Dan Barber of Blue Hill restaurant and author of The Third Plate talks about changing America's eating habits to create a more sustainable agriculture.
Where: New America NYC, 199 Lafayette St
When: July 16, 2014
Dan Barber, chef at Blue Hill and author of The Third Plate
Michael Specter, staff writer for the New Yorker
This was my first New America NYC event. In fact, I had never heard of the organization until a few weeks ago. New America states that it is “dedicated to big ideas and lively conversation.” The idea of ethical eating caught my attention because it’s such a complex issue that incorporates science, technology, industry, and politics into the most basic thing we need to survive.
The main speaker of the evening was Dan Barber, executive chef at Blue Hill and author of The Third Plate. This was, of course, a way to get people interested in Barber’s book, and while I have not read it – it is now on my list. Michael Specter, staff writer for the New Yorker, was the moderator for the evening. It was clear that these two have a long history and are familiar with each other’s views on food and eating.
It’s probably no surprise that America’s current system of agriculture, which relies on cheap chemicals, pesticides, and abundant free water is unsustainable. The question is – when will it fall apart? Barber pointed to the recent 2008 crisis as an example of just how fragile our current infrastructure is. As oil prices rose, large companies went bankrupt, unable to support the increasing cost of feed.
Ag in the Middle
Barber and Specter denounced the current “farm to table” movement as unsustainable. This “food movement”, which represents about 4% of our agriculture, focuses on high-fertility crops like zucchini, peas, tomatoes, and cucumbers that take away much of the soil’s fertility. To replace that fertility, farmers must either add large amounts of fertilizer or rotate in crops that add nitrogen to the soil, such as millet, clover legumes, and barley – which are often less desirable.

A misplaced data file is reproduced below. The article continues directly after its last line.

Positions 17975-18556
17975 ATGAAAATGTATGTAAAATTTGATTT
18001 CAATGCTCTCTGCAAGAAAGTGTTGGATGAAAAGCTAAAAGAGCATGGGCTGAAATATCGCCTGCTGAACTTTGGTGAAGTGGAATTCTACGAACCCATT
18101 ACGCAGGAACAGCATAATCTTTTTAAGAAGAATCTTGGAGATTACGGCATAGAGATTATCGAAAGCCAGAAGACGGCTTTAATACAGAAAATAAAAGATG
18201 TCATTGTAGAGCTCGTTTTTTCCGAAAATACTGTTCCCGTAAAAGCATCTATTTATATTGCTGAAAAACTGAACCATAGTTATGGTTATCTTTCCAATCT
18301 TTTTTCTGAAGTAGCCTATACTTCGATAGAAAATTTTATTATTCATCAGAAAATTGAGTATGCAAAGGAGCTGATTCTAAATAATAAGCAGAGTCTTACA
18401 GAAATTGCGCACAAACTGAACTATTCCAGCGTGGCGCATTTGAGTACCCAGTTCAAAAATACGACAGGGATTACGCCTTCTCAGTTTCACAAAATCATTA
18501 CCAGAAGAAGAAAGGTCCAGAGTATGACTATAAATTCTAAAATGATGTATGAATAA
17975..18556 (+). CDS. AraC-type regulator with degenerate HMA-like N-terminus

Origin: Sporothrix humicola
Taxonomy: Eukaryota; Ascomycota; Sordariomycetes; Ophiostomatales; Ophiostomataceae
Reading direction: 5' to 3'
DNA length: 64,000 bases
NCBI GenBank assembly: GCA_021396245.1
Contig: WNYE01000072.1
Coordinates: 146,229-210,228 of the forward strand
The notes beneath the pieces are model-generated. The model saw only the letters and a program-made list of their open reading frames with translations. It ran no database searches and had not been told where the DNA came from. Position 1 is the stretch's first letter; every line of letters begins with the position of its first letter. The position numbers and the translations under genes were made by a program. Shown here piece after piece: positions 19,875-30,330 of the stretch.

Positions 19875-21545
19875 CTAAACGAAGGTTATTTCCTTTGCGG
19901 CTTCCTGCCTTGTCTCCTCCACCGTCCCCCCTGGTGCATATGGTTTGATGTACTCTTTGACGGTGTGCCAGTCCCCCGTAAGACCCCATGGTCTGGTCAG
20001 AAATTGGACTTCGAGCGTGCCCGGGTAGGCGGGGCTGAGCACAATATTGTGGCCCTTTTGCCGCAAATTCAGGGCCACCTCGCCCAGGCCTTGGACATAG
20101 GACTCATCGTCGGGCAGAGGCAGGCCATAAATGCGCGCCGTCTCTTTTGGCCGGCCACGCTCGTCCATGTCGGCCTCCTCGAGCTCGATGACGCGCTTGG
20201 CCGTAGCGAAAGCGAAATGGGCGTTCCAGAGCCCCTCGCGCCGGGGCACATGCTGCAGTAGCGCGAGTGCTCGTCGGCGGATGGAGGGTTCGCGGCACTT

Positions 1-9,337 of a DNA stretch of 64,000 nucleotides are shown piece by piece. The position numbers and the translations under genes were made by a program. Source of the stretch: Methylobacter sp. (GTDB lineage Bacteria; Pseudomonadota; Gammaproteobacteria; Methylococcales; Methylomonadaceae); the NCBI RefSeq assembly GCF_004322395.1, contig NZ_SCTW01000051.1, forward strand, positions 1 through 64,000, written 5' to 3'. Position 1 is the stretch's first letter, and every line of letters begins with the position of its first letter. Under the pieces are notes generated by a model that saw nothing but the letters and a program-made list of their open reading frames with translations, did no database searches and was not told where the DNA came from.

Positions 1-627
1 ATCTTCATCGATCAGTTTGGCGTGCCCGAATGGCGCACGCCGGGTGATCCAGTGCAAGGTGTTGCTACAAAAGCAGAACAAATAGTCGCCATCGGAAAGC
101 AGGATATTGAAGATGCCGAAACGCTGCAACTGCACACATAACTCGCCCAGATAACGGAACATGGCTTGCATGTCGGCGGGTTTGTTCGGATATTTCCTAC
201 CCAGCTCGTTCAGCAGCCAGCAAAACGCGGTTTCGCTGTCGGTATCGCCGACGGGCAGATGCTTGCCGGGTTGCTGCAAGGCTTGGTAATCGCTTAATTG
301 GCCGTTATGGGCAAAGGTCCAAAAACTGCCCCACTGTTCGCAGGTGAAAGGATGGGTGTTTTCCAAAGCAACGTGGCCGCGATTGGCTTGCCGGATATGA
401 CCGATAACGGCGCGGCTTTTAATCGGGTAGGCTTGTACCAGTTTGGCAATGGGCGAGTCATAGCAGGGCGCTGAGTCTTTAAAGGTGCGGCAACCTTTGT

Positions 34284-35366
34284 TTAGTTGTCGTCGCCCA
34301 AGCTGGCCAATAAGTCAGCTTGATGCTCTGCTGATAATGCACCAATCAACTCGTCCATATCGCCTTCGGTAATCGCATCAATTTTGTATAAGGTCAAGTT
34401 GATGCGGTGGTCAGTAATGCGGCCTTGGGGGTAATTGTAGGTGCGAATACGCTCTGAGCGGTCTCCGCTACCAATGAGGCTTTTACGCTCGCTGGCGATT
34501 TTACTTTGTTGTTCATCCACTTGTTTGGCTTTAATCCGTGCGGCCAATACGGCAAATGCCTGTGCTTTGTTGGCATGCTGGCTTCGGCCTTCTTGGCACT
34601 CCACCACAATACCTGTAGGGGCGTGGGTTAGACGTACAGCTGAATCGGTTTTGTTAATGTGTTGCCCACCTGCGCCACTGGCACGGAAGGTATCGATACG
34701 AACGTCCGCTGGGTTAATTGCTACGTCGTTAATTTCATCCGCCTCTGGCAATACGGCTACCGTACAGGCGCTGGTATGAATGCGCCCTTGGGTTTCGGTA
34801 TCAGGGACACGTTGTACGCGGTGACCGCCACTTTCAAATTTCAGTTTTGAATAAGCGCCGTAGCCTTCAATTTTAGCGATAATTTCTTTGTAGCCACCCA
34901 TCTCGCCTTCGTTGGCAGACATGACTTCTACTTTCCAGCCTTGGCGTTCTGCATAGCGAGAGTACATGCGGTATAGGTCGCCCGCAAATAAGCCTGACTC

Barber recounted a story from his book about a farmer whose wheat he was using in his restaurant. When Barber went to visit farm, he noticed a surprising lack of wheat fields. The farmer explained that he had to rotate in other crops to make the soil fertile so that he could grow his money-making crops – corn, soybeans, and wheat. Farmers that practice crop rotation may not make a profit – and may actually take a loss – on these less desirable crops. Barber related how this exchange changed the way he approaches cooking – instead of focusing on one crop or one ingredient, how can cooks look to support the whole farm?
Barber argued that an ecologically sensible approach to agriculture could come from “middle agriculture.” These farmers are nimble enough to grow a diverse set of crops – as long as consumers create a demand for them – and large enough to provide the volume needed to feed the country.
Cuisine in America
Americans have a global reputation of being fat, wasteful, and gluttonous. Our supermarkets are full of tomatoes and raspberries in the winter, and our food choices rarely rely on what’s in season in our area. Barber argued that because America is a very fertile land with abundant water, we never had to develop a cuisine or define good cooking.
Barber suggested looking towards cultures with proper cuisines, which he defined as “patterns of eating that are intensely local” that developed as “negotiations with the land and figuring out how to make [food] delicious.” Because America has historically only known abundance, we never had to negotiate with nature. Like organic farmers in the US, regional farmers around the world rotate in nitrogen-rich crops like beans and legumes so that they can grow high-fertility crops like rice, corn, and wheat. Barber proposed that chefs can play a big role in redefining what it means to eat well and showing the benefits of eating in season.
There was also a very heated discussion on GMO foods. I won’t get into the details too much, but suffice it to say that Barber insisted that there is not one “magic bullet” that will solve our food crisis.